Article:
Conclusion - Pros
- Resolution and sharpness on par with the best of the current ten megapixel bunch
- A demonstrable resolution gain at lower sensitivities, less obvious at ISO 800 and 1600
- Surprisingly good build quality, tight shut lines
- Very compact and lightweight (especially with kit lens) yet still comfortable to use
- Kit lens is better quality than many others
- Great in-use performance, very responsive, short black-out time, very fast media write
- Good fast auto focus system (only 3 areas but that's not a big issue for this camera)
- Auto-focus assist lamp rather than requiring flash to be raised
- Reliable, sophisticated, if sometimes a little conservative matrix metering system
- For a Pentamirror the viewfinder delivers a surprisingly bright image
- Extremely useful, customizable automatic sensitivity (ISO)
- Easy to use playback / delete combination
- All playback functions available in record review
- Very attractive and intuitive menu system
- Unlimited 3 fps continuous shooting in JPEG mode (with a reasonably fast card)
- Good SD card throughput and USB 2.0 transfer speed
- In-camera retouching features including D-Lighting and Red-eye reduction
- Support for SD and SDHC cards
- Good large LCD monitor with wide viewing angles
- Dedicated help button provides both shooting and in-menu assistance
- Programmable Fn hard button
- Value for money
Conclusion - Cons
- No lens motor in body means non-AF-S/AF-I lenses are manual focus only
- Disappointingly RAW+JPEG setting only records Basic quality JPEG's
- No status LCD panel on top of camera (we hate to see these go)
- No exposure or white balance bracketing
- No hard buttons (without customizing) for ISO or White Balance
- No depth-of-field preview
- Occasional visibility of moire artifacts (although seldom)
- Fixed exposure steps (1/3 EV)
- Disappointing automatic white balance performance in incandescent light
- No RAW adjustment with supplied PictureProject, only simple conversion
- Limited image parameter adjustment (especially for color saturation)
No one was more surprised that me when Nikon passed through the press releases for the D40X. Just under four months since the arrival of the six megapixel D40 and Nikon were about to reveal a ten megapixel version of the same (save for a base ISO 100 sensitivity and 3.0 fps shooting speed) camera.
That it only took four months for the D40 to leap from six to ten megapixels begs the simple question: why Nikon didn't just release the D40X in the first instance? Was the ten megapixel sensor not ready in time? Did they have stock of the 'old' six megapixel sensor laying around? We will probably never know.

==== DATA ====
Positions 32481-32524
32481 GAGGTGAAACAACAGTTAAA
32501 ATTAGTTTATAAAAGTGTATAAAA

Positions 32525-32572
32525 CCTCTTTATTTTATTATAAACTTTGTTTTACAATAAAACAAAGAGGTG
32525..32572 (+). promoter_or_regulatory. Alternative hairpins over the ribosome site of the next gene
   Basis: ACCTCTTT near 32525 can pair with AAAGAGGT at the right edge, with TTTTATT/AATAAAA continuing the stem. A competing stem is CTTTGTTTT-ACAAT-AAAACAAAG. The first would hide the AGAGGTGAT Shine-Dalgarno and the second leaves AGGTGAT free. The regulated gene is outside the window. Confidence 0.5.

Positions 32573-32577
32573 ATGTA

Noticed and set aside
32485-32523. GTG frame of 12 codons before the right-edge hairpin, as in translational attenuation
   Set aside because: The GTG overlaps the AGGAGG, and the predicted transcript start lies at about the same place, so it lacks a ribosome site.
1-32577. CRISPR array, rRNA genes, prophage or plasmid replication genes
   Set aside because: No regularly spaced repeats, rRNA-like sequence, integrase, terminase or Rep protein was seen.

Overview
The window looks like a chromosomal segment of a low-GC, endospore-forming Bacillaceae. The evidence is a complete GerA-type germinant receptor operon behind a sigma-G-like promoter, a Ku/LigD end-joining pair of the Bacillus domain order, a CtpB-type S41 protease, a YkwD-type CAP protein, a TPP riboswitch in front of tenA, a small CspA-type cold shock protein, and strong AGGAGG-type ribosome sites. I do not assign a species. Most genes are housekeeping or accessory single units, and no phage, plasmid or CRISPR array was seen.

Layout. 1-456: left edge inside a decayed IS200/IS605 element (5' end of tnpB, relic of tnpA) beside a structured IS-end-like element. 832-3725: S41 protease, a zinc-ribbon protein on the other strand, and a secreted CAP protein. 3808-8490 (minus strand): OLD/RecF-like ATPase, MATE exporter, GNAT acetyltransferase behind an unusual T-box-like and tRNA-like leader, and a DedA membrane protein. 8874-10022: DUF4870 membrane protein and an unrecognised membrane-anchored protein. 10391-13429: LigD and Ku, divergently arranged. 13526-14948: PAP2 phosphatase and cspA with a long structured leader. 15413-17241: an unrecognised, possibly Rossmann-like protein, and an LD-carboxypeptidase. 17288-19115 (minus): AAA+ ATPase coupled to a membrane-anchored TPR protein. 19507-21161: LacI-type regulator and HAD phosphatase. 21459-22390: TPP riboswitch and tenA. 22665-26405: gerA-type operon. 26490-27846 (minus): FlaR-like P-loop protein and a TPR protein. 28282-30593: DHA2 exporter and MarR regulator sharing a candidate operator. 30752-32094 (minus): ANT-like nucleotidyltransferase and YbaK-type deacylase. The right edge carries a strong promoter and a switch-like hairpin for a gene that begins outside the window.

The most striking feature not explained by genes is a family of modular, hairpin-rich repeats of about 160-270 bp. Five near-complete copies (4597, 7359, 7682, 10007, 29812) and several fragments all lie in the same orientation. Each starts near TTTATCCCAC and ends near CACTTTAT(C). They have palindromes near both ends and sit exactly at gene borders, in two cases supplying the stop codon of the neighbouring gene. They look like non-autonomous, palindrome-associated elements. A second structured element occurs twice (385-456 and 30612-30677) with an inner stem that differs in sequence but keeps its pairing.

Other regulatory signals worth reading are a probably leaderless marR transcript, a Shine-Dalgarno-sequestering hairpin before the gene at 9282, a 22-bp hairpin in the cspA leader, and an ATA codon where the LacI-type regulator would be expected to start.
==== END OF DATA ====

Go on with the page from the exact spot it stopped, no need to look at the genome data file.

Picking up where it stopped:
One thing however, is certain: the new model is positioned to go head-to-head against the most dominant digital SLR on the market, Canon's EOS 400D (Digital Rebel XTi). On paper it measures up well, missing out only with its lack of a physical dust reduction mechanism, no vertical hand grip option and limited image parameter adjustment. Additionally, as with the D40, die-hard Nikon owners may be disappointed with the lack of a focus motor in the body, meaning that many non-AF-S/AF-I lenses will not auto focus (including some Nikon's best prime lenses).
Other shortcomings which I also counted against the D40 include the fact that when I shot RAW+JPEG I was only getting Basic quality JPEG's. I also didn't like that there wasn't a dedicated ISO or WB button on the camera (yes, you can program the Fn button but I would have thought it more logical to use the four-way controller on the rear from day one), and as with most recent digital SLRs automatic white balance was something you should really only use in natural light. Other things which will be of less importance to D40 owners are the lack of bracketing, depth-of-field preview and fixed exposure steps.
Everything positive we said about the usage and performance of the D40 obviously remains true of the D40X; instant on times, instant response, good auto focus and a punchy feel to the shutter release which encourages you to take more pictures. With its compact body not compromising comfort or ergonomics in any way the D40X is perhaps one of the easiest 'carry around' digital SLRs; it that won't break your back or leave you with an aching neck.
Handling aside, everything else that I said about the D40 remains true with the D40X. Good image processing ekes about as much detail out of the image as heavier RAW conversion can, although the limits of the smaller photosites become clear at higher sensitivities, and good dynamic range means softer roll-offs in highlights - and more likelihood of getting a nice blue sky in a landscape shot.
So in conclusion, the D40X really is just as good as the D40, with the added benefit of a little bit more resolution and slightly faster continuous shooting. But is it enough to take the pole position as the ultimate compact ten megapixel DSLR? That's harder to say, image quality-wise it's a dead heat with the EOS 400D (except at high sensitivities); it's quicker and more comfortable to use, but very slightly less featured, especially if you consider lens compatibility. It would be hard to recommend one over the other and the answer would depend solely on your preferences (I'm calling it a draw).
Rating (out of 10)
|Ergonomics & handling||8.5|
|Wiley Nikon D40/D40x Digital Field Guide eBook||$12.99|
|Nikon DSLR-D40 DSLR-D40A DSLR-D40C DSLR-D40X DSLR-D60 D5000 Batteries||$15.00|
|Nikon D40 D40X D60 D5000 Battery Grip||$45.15|
|Nikon D40 D40X D60 D5000 Battery Grip||$64.50|